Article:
van Klink R.,University of Groningen | van der Plas F.,University of Groningen | van Noordwijk C.G.E.T.,Bargerveen Foundation | van Noordwijk C.G.E.T.,Radboud University Nijmegen | And 4 more authors.
Biological Reviews | Year: 2015

Both arthropods and large grazing herbivores are important components and drivers of biodiversity in grassland ecosystems, but a synthesis of how arthropod diversity is affected by large herbivores has been largely missing. To fill this gap, we conducted a literature search, which yielded 141 studies on this topic of which 24 simultaneously investigated plant and arthropod diversity. Using the data from these 24 studies, we compared the responses of plant and arthropod diversity to an increase in grazing intensity. This quantitative assessment showed no overall significant effect of increasing grazing intensity on plant diversity, while arthropod diversity was generally negatively affected. To understand these negative effects, we explored the mechanisms by which large herbivores affect arthropod communities: direct effects, changes in vegetation structure, changes in plant community composition, changes in soil conditions, and cascading effects within the arthropod interaction web. We identify three main factors determining the effects of large herbivores on arthropod diversity: (i) unintentional predation and increased disturbance, (ii) decreases in total resource abundance for arthropods (biomass) and (iii) changes in plant diversity, vegetation structure and abiotic conditions. In general, heterogeneity in vegetation structure and abiotic conditions increases at intermediate grazing intensity, but declines at both low and high grazing intensity. We conclude that large herbivores can only increase arthropod diversity if they cause an increase in (a)biotic heterogeneity, and then only if this increase is large enough to compensate for the loss of total resource abundance and the increased mortality rate. This is expected to occur only at low herbivore densities or with spatio-temporal variation in herbivore densities. As we demonstrate that arthropod diversity is often more negatively affected by grazing than plant diversity, we strongly recommend considering the specific requirements of arthropods when applying grazing management and to include arthropods in monitoring schemes. Conservation strategies aiming at maximizing heterogeneity, including regulation of herbivore densities (through human interventions or top-down control), maintenance of different types of management in close proximity and rotational grazing regimes, are the most promising options to conserve arthropod diversity. © 2014 The Authors. Biological Reviews published by John Wiley & Sons Ltd on behalf of Cambridge Philosophical Society. Source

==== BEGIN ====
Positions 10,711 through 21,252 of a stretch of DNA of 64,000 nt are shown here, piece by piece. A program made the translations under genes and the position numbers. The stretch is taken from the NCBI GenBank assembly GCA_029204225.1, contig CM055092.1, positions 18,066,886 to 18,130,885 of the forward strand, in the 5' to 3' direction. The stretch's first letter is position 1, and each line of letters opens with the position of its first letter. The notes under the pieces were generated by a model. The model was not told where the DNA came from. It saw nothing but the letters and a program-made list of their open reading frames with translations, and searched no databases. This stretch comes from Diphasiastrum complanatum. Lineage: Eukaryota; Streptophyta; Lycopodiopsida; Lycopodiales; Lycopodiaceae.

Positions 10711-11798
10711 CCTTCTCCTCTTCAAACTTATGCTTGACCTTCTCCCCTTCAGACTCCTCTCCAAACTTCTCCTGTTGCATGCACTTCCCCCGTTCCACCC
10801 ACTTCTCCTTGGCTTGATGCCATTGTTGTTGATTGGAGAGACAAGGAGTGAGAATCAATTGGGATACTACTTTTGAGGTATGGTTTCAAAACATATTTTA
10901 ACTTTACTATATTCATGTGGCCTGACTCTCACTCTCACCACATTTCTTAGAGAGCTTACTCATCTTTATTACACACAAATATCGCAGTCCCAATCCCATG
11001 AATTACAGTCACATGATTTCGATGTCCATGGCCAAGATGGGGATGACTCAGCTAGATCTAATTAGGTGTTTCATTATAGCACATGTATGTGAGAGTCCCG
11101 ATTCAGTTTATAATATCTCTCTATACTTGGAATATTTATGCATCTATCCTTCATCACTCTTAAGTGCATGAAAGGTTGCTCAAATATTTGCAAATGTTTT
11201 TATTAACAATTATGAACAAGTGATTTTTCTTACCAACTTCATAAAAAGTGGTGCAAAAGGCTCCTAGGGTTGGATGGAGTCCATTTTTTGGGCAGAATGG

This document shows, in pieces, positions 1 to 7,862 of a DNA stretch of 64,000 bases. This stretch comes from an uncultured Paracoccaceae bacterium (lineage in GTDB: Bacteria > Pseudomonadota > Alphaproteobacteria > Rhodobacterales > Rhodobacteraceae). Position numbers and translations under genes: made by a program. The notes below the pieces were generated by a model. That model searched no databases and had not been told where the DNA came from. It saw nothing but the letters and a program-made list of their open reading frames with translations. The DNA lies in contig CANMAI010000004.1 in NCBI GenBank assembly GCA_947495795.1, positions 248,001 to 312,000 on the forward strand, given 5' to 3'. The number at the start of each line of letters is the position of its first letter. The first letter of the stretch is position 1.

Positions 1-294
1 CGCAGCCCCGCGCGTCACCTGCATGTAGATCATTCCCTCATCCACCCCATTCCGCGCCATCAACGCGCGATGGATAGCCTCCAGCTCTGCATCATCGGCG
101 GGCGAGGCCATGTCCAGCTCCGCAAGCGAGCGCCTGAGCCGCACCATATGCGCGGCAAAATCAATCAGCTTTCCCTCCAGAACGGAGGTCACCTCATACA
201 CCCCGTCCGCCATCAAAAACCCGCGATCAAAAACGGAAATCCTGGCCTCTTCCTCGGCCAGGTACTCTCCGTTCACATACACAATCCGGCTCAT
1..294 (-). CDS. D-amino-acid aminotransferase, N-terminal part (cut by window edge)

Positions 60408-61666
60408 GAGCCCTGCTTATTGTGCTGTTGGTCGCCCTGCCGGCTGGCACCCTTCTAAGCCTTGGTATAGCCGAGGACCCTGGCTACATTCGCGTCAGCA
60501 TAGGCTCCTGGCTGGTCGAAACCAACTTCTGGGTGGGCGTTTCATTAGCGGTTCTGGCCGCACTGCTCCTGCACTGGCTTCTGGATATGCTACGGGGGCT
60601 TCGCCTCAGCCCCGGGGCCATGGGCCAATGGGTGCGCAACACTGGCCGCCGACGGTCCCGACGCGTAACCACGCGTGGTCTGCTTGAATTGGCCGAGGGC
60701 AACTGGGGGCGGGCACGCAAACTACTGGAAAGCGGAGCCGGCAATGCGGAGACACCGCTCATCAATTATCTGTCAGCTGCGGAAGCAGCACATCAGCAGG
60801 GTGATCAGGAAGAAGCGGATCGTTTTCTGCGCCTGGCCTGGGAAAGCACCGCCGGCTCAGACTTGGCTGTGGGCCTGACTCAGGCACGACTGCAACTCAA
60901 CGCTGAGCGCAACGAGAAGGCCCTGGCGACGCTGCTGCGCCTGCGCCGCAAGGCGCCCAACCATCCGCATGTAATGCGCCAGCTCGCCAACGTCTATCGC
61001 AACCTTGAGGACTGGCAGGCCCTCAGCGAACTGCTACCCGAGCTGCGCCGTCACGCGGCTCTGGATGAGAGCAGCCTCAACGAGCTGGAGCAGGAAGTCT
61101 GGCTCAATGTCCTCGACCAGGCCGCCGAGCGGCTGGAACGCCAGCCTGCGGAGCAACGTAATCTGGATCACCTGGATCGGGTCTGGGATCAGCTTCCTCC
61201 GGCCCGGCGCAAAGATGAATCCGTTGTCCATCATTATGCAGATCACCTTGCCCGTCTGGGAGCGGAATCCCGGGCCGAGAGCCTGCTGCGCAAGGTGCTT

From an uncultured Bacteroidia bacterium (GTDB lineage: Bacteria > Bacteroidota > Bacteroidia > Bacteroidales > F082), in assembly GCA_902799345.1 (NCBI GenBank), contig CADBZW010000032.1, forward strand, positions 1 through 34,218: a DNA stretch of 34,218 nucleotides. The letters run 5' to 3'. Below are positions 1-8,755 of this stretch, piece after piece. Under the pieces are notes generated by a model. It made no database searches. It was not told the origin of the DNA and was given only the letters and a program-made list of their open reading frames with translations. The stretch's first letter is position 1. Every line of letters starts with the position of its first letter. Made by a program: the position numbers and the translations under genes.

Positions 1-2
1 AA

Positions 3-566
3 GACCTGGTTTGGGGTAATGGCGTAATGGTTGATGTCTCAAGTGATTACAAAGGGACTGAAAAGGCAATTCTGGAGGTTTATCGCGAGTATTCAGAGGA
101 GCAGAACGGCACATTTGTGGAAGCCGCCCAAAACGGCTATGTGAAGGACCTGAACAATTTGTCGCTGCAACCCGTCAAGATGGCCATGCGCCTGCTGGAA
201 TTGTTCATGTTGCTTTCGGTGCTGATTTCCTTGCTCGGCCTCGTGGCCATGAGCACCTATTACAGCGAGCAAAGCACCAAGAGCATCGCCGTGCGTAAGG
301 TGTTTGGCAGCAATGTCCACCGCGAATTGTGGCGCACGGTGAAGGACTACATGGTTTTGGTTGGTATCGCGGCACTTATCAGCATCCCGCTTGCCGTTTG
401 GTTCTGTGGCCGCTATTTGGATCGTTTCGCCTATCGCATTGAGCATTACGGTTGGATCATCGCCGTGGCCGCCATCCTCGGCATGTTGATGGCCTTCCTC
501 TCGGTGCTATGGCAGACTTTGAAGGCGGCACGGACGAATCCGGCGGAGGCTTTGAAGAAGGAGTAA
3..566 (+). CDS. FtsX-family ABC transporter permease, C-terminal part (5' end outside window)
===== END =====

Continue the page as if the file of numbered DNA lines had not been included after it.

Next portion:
Vermonden K.,Radboud University Nijmegen | Vermonden K.,Copenhagen University | Brodersen K.P.,Copenhagen University | Jacobsen D.,Copenhagen University | And 4 more authors.
Journal of the North American Benthological Society | Year: 2011

Interest in the biodiversity value of urban waters is growing. Understanding key ecological processes is essential for effective management of these aquatic ecosystems. Our paper focuses on identifying the key factors that structure chironomid assemblages, such as water quality and dredging, in urban waters strongly influenced by seepage of large rivers. Chironomid assemblages were studied in urban surface-water systems (man-made drainage ditches) in polder areas along lowland reaches of the rivers RhineMeuse in The Netherlands. Multivariate analysis was used to identify the key environmental factors. Taxon richness, Shannon index (H′), rareness of species, and life-history strategies at urban locations were compared with available data from similar man-made water bodies in rural areas, and the effectiveness of dredging for restoring chironomid diversity in urban waters was tested. Three different chironomid associations were distinguished by Two-Way Indicator Species Analysis. Variation within and among chironomid associations were significantly related to substrate (sludge layer and substrate type: sand vs clay), % cover of lemnids, submerged vegetation, filamentous algae, and water transparency. Chironomid taxon richness and H′ were similar in urban and rural waters, probably because of their similar hydrologic, morphologic, and water-quality conditions and their similar dredging and weed-control regimes. Rareness was slightly higher in urban than in rural waters. In urban water systems, chironomid taxon richness was negatively related to sludge layer and % cover of lemnids. Dredging changed chironomid species composition, and increased taxon richness and life-history strategies indicative of good O2 conditions. Therefore, dredging can be regarded as an effective measure to restore diversity of chironomid communities in urban waters affected by nutrient-rich seepage or inlet of river water. © 2011 by The North American Benthological Society. Source